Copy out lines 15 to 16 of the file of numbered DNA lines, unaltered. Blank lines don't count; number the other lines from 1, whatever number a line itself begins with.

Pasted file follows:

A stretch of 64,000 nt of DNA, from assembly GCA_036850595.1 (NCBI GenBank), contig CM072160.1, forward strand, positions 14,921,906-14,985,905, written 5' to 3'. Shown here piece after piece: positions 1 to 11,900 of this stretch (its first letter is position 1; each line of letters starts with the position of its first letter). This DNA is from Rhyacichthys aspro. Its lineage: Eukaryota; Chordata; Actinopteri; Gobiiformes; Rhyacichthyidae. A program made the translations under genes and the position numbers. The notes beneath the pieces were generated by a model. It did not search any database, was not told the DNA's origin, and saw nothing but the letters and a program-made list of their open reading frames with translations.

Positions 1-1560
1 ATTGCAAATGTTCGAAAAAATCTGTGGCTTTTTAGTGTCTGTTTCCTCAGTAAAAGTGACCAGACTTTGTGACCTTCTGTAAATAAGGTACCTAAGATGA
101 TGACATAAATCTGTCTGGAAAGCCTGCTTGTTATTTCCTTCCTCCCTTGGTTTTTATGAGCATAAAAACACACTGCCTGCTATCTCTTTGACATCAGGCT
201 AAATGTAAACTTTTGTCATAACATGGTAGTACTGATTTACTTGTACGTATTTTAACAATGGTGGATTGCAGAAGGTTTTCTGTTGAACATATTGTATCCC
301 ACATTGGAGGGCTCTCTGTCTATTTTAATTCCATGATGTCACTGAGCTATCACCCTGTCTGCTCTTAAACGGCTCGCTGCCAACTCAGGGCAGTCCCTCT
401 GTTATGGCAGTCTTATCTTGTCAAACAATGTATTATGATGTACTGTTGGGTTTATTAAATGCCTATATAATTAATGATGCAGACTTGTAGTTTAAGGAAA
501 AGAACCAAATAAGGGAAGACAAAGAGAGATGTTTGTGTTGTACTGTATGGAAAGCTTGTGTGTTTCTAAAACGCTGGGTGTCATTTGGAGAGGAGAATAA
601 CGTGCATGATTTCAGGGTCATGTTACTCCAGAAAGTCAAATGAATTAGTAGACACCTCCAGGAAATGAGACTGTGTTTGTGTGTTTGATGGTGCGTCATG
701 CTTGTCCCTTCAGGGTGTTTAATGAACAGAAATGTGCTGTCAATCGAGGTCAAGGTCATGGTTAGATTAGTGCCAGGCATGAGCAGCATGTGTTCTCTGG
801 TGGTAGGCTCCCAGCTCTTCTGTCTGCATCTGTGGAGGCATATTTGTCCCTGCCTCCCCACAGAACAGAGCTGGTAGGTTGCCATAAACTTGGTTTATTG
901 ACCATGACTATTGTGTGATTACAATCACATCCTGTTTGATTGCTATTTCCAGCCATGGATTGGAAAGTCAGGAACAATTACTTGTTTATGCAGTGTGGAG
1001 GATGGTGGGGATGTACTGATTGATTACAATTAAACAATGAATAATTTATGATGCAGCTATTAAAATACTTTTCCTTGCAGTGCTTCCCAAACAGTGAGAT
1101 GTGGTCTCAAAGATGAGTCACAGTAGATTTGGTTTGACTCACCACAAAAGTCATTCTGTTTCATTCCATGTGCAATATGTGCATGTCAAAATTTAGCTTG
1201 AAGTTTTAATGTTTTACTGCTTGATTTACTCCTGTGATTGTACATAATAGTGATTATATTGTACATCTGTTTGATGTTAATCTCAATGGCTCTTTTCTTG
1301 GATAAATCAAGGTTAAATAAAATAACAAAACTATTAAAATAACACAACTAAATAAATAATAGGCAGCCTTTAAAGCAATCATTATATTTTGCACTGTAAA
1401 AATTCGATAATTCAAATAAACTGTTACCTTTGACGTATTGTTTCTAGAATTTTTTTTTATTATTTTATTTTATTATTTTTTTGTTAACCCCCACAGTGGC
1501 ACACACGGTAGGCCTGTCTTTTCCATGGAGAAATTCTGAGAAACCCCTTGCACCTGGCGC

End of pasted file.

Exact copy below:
1201 AAGTTTTAATGTTTTACTGCTTGATTTACTCCTGTGATTGTACATAATAGTGATTATATTGTACATCTGTTTGATGTTAATCTCAATGGCTCTTTTCTTG
1301 GATAAATCAAGGTTAAATAAAATAACAAAACTATTAAAATAACACAACTAAATAAATAATAGGCAGCCTTTAAAGCAATCATTATATTTTGCACTGTAAA